- I love this video clip of the balcony happy hour /singing in Italy... happening daily now at 6:00 pm. Italylink. Can we do a front porch type version?
- A daily email to a friend.... especially someone I haven't written in a while. Not to share covid complaints, but to share important memories from our relationship and catch up on what has been happening in our heart and mind since we last talked.
- Same for phone calls. Let's vent a little about covid-19... share our 'horror stories' and then move on the the little things that happened in our day that we are grateful for.
- And on this line... gratitude logs in general are the very best way to stay psychologically healthy.
- For me, prayer. And since my church is not doing mass anymore I know I will be missing some of the Lenten traditions that give me a sense of belonging and spiritual focus. Our church has left their doors open for individual visits so I will be taking advantage of these.
- I am so very grateful to have a community on Twitter that I follow who work hard to understand world events. They also are great at bringing light to trying times through humor and concern. I'm going to bring some ideas to that community for how we can broaden even more this connection. Tomorrow I plan to invite my twitter friends to start a virtual book club. We will choose a book, read it, and then use the #title to congregate on a set day and discuss. I'll lead with some questions and that is all it usually takes to get these folks and all the ones who follow them, to join in a discussion. Imagine if all of us were talking about the same book at the same time. What a sense of shared connection. Feel free to join in by following me @dwilsted.
I know I have over-stayed my welcome in this long post... so I will end it here with the promise of more to come soon. I am so grateful to all my virtual friends out there and hope and pray that your way through these times will be healthy and light.
"Argh... a uniform! For the next five years. This is totally unfair."
My seventh grade daughter was talking with friends about the announcement that had been made at school that day. There was to be a new school uniform policy with, horror of all horrors, beige uniforms. I heard about it at school, and then on the ride home, and then at home for about an hour. She was up in arms... and I expect it will be an interesting school day.
Because.... it was all an elaborate April Fools Day joke being played on the students by the teachers and staff. I admire their courage and creativity. And I especially appreciate that it has given the students a sense of shared purpose... and later, hopefully, a sense of humor:>)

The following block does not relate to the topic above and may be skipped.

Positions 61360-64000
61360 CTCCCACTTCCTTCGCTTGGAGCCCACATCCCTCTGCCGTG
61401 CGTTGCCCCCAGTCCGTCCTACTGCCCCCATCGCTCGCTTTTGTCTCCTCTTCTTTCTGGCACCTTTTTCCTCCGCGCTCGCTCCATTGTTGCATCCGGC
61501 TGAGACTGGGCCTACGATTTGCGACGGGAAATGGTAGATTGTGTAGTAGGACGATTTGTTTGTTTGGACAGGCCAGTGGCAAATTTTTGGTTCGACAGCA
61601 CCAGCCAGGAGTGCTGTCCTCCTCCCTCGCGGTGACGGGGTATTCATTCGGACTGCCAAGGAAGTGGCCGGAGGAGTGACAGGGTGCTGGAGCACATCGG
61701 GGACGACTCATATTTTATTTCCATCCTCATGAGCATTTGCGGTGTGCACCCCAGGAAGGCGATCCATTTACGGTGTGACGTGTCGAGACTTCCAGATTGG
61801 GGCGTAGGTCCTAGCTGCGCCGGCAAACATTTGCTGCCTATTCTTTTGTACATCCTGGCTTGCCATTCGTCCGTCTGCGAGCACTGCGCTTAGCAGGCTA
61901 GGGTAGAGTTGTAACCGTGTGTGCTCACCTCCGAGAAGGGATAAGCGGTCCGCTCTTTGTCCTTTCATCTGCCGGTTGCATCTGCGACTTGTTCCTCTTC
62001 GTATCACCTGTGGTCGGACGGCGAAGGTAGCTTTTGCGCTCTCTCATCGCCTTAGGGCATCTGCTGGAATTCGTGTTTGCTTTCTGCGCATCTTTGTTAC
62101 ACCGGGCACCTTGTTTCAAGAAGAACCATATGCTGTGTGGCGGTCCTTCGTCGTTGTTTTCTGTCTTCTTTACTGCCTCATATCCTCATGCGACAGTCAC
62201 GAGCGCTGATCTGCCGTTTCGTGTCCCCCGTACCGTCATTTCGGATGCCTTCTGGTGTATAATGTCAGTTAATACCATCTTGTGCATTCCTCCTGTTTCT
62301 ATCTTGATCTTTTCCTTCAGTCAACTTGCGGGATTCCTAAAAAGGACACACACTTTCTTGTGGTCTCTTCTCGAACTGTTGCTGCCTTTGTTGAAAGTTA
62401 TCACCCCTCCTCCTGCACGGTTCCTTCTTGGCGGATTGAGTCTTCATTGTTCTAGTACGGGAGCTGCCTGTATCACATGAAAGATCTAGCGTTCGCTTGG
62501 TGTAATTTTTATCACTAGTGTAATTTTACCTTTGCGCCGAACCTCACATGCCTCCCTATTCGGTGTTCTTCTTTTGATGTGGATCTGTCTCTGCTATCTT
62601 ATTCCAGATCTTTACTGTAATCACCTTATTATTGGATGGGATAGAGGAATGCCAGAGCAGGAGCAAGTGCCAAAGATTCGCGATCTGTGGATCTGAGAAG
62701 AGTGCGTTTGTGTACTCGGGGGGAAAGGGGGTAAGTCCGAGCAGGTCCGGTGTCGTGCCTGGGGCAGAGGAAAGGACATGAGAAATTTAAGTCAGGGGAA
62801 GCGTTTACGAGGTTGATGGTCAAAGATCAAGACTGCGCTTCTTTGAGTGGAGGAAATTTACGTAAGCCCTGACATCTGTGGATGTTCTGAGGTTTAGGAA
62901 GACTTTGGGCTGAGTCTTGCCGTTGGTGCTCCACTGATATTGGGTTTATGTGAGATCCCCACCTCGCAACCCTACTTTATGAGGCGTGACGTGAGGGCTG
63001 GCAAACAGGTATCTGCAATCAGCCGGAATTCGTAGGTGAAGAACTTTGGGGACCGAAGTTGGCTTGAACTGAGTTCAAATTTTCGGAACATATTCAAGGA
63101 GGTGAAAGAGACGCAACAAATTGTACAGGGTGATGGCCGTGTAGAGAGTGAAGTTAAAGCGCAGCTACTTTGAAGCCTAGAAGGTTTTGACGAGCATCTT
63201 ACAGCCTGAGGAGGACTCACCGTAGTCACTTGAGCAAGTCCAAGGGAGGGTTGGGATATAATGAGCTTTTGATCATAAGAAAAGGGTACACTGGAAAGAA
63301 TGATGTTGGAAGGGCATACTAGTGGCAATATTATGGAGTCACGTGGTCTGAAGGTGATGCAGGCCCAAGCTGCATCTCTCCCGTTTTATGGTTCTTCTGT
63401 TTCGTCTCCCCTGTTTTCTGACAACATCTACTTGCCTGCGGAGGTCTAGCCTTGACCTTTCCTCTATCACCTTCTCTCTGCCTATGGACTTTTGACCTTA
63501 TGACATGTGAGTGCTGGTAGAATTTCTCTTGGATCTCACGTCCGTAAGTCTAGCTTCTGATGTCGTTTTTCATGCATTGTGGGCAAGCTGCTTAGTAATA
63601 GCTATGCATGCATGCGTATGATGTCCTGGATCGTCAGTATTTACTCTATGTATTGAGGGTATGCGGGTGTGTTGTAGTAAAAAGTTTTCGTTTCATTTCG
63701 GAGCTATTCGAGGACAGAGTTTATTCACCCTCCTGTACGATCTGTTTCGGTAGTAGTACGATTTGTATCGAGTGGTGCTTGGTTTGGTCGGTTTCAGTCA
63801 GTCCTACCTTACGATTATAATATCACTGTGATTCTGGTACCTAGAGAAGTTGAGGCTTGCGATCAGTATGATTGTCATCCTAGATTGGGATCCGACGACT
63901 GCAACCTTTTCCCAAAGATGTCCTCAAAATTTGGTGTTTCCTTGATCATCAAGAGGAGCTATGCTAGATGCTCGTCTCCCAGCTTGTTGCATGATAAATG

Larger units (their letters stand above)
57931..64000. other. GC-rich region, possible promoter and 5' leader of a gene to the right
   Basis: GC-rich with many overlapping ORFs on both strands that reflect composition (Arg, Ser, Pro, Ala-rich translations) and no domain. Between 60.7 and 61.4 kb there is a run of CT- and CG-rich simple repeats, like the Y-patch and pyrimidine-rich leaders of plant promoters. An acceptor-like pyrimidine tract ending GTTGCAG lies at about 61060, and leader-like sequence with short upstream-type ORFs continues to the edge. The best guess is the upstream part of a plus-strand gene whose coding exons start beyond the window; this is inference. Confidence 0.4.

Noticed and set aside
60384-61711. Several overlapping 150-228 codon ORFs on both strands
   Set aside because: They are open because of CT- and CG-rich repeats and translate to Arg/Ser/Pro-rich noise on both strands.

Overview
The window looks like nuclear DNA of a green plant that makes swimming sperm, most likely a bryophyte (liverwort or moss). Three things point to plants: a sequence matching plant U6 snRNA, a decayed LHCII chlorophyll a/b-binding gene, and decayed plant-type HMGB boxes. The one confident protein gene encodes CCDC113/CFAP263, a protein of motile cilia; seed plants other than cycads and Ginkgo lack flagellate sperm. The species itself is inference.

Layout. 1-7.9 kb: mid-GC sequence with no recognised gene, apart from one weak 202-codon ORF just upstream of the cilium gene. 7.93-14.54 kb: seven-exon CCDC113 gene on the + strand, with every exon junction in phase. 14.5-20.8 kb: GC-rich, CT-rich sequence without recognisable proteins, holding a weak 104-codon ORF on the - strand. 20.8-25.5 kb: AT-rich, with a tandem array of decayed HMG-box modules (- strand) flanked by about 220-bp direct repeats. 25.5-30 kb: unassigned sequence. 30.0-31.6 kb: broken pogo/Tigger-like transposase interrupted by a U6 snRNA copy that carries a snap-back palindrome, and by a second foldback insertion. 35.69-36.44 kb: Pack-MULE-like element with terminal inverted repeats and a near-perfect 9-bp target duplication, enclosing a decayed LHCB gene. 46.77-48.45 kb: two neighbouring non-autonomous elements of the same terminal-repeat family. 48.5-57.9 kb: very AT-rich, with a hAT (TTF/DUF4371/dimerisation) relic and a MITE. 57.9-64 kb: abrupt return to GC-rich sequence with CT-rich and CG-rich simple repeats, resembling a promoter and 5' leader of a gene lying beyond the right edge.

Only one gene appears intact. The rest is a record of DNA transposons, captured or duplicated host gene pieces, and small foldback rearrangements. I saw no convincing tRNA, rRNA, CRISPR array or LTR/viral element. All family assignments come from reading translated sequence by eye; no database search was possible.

We haven't done a lot of April Fools Day jokes in my family... but that has made the times we do all that much more successful. For example, one year my daughter and I made a "Just Married" sign and attached it, along with cans hanging from string, off the back of my husband's car. It took him three blocks, and a bunch of honks from other cars, to figure out what the sound was.
I am glad one day a year we have a celebration of humor. It is something we need more of in our world, something that unites us. We share with everyone around the world the desire for a good laugh and silliness. As well, humor can heal us of our need to take ourselves and everything around us too seriously- to focus on the tree and miss the forest.
A very good case of this happened last year when my daughter was at a residential child anxiety center healing from her OCD symptoms. Her roommate, who had a fear of contamination, had just the week before gotten GAK Putty stuck in her hair. It took one of the Resident Assistants (RA) hours, lots of yelling and crying, and the odd use of Peanut Butter, to get it out. To say it was traumatic for the child and the RA would be putting it lightly.
Flash forward a week... the 1st of April, and the same RA is on duty. My daughter and her roommate come up with the plan of recreating the scene by using a big glob of hair conditioner. You have to realize that even talking about putting something like this in her hair would raise extreme levels of anxiety in this child, and yet humor allowed her to overcome this fear and torment the RA with this trick. I am sure it is still being talked about at the center. I know my daughter and her friend were proud of their accomplishment. And the roommate's mom and I still talk about how proud we were of the girls for having the courage to play the trick.
Middle School is hard. Being on the cusp of adulthood it is easy for kids to take themselves really seriously. I am so very glad, today, that with the humor of an April Fool's Day trick well played the students will have a brief respite from themselves and get to just be silly and laugh.
I hope your April Fool's Day is also filled with laughter.
p.s. I always love to hear about good April Fool's Day jokes... so leave yours in the comments below. Thanks.